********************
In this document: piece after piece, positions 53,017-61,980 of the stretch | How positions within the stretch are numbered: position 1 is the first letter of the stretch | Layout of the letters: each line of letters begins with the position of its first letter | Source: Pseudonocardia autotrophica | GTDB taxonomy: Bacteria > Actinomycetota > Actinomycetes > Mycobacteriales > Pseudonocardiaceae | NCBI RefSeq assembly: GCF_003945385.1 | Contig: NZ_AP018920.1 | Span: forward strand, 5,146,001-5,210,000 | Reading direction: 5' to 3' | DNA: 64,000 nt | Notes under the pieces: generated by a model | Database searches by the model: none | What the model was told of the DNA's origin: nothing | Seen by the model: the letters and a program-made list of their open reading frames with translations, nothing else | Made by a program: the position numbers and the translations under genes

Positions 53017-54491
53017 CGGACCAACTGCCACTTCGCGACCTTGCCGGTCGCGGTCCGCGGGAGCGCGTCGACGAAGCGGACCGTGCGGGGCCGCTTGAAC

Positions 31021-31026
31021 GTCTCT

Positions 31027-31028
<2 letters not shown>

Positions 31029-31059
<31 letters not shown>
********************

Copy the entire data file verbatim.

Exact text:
In this document: piece after piece, positions 53,017-61,980 of the stretch | How positions within the stretch are numbered: position 1 is the first letter of the stretch | Layout of the letters: each line of letters begins with the position of its first letter | Source: Pseudonocardia autotrophica | GTDB taxonomy: Bacteria > Actinomycetota > Actinomycetes > Mycobacteriales > Pseudonocardiaceae | NCBI RefSeq assembly: GCF_003945385.1 | Contig: NZ_AP018920.1 | Span: forward strand, 5,146,001-5,210,000 | Reading direction: 5' to 3' | DNA: 64,000 nt | Notes under the pieces: generated by a model | Database searches by the model: none | What the model was told of the DNA's origin: nothing | Seen by the model: the letters and a program-made list of their open reading frames with translations, nothing else | Made by a program: the position numbers and the translations under genes

Positions 53017-54491
53017 CGGACCAACTGCCACTTCGCGACCTTGCCGGTCGCGGTCCGCGGGAGCGCGTCGACGAAGCGGACCGTGCGGGGCCGCTTGAAC

Positions 31021-31026
31021 GTCTCT

Positions 31027-31028
<2 letters not shown>

Positions 31029-31059
<31 letters not shown>